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The new hydrogen-powered trucks will save 60 tons of CO2, Source: Mark Horn on Facebook

Freiburg’s waste management fleet is going the hydrogen way

Freiburg’s waste management fleet is going the hydrogen way

The city is expecting 64% of its waste trucks to be hydrogen-powered by the year 2023

The city of Freiburg in Germany got its first hydrogen-powered vehicles on Thursday. These are two trucks that will be employed by the the city's waste management company - Abfallwirtschaft und Stadtreinigung Freiburg GmbH (ASF).

They will be used to collect biowaste and paper and, after they replace two diesel-based trucks, are estimated to save up to 60 tons of CO2 annually. The company expects to replace 14 trucks more by the end of 2023.

Freiburg’s technological turnaround: quiet and carbon-neutral

The first two hydrogen-powered collection vehicles were financed with the support of national subsidies. This means that 75% of the acquisition costs of around 1,4 million euros, for both vehicles were covered by subsidies. The trucks will be implemented in the collection of biowaste and paper.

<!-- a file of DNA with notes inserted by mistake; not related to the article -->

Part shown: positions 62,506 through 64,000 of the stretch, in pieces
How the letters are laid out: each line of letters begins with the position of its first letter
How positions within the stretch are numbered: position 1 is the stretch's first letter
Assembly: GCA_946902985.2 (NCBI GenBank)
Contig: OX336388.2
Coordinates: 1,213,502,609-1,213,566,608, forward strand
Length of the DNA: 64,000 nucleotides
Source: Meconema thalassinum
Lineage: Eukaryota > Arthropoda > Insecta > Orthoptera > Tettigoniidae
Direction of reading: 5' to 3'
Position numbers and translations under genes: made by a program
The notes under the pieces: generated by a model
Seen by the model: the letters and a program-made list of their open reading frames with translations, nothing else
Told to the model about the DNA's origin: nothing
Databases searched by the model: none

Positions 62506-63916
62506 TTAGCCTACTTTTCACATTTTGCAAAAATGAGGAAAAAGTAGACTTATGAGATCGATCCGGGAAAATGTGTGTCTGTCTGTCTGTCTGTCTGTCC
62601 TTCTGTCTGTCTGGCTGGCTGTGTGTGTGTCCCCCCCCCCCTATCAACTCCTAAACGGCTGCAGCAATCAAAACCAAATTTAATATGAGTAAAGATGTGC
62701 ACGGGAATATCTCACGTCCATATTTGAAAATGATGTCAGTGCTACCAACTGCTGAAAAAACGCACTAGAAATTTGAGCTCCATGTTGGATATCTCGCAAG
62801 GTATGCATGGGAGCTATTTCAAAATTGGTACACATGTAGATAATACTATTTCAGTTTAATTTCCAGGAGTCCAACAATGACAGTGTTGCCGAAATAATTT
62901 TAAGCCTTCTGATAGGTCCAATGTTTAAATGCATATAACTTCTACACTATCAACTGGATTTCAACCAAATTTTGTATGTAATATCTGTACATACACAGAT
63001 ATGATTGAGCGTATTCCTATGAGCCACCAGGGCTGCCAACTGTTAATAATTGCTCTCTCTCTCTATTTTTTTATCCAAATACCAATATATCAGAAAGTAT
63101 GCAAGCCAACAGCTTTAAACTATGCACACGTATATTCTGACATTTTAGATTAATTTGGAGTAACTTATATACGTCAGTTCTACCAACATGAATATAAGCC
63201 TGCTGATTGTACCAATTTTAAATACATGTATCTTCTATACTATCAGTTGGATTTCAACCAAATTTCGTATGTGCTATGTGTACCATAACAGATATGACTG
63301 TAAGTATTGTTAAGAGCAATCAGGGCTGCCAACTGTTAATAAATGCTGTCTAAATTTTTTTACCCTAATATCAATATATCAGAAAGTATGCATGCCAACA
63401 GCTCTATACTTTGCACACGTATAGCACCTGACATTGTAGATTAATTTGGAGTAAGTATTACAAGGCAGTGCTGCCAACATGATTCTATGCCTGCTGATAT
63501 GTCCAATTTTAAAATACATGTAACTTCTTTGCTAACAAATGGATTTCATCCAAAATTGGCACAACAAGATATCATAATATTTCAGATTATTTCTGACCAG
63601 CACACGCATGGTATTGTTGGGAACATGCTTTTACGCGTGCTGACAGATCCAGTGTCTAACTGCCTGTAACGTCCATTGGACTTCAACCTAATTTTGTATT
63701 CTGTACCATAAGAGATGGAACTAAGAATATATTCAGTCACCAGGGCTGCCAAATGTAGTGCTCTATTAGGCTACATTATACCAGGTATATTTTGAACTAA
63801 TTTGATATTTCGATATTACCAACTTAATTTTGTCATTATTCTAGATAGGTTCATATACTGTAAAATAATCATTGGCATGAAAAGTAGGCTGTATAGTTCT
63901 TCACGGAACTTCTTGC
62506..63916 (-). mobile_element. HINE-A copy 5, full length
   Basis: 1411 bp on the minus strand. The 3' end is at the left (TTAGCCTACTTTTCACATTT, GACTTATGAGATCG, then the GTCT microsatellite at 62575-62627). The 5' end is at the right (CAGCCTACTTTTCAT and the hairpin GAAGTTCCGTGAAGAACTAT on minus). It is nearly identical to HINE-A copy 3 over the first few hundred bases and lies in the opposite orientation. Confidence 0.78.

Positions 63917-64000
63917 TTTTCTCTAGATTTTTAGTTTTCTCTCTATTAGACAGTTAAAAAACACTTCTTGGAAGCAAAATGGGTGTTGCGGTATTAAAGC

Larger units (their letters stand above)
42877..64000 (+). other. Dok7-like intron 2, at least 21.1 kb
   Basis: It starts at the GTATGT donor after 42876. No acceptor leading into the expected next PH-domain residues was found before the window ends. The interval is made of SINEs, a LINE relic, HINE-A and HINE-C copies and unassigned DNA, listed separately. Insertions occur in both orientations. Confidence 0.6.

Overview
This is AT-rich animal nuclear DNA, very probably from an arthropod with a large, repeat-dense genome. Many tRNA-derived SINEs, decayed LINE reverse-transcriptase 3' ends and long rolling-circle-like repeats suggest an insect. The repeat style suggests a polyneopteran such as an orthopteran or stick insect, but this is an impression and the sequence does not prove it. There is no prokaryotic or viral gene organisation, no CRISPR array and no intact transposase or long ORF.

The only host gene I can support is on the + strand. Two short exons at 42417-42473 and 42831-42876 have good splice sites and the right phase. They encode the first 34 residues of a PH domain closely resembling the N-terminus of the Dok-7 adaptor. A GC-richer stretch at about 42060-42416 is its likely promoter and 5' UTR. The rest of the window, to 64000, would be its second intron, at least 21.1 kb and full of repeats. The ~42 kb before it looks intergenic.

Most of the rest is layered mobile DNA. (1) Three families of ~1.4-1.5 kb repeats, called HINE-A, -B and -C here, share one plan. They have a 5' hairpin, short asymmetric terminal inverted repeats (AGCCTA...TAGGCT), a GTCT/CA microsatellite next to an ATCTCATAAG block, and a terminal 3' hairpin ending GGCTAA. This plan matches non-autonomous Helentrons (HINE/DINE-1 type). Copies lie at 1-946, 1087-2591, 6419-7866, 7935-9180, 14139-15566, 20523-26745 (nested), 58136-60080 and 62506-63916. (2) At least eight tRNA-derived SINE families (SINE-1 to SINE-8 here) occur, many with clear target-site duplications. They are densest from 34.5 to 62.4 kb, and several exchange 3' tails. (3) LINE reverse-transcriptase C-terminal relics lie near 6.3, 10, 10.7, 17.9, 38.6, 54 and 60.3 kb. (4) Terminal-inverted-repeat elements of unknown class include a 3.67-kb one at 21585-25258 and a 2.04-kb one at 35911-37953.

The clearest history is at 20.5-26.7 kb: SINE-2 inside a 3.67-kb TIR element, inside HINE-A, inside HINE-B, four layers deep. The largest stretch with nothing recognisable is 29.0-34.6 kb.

Despite heavy commercial vehicles being responsible for 30% of the CO2 emissions in the transport sector, a significant contributor to climate change, companies have been rather reluctant to adopt more climate-friendly alternatives.

Meanwhile, hydrogen-powered fuel cell vehicles have gotten cheaper and more competitive, which has enabled ASF to expand its waste collection fleet by 14 eco-friendly trucks in the next two years. By 2023, 64% of ASF’s trucks will be hydrogen-powered, rather than diesel.

Like normal electric vehicles, fuel-cell vehicles are driven by an electric motor, and they are also emission-free and low-noise. In contrast to purely electric vehicles, they can generate their own electricity while driving thanks to a chemical reaction between hydrogen and oxygen that only emits water as a by-product.

The built-in battery system also enables recovered braking energy to be stored and the battery to be partially charged - a decisive advantage in everyday stop-and-go traffic. This extends the travel time and increases flexibility.

Lord Mayor Martin Horn was quoted in a press release expressing his excitement about the transition of ASF: “Freiburg will then have one of the largest fleets with alternative-powered refuse collection vehicles and will play a pioneering role in this area. This should make a significant contribution to the achievement of the climate protection goals of the city of Freiburg”.

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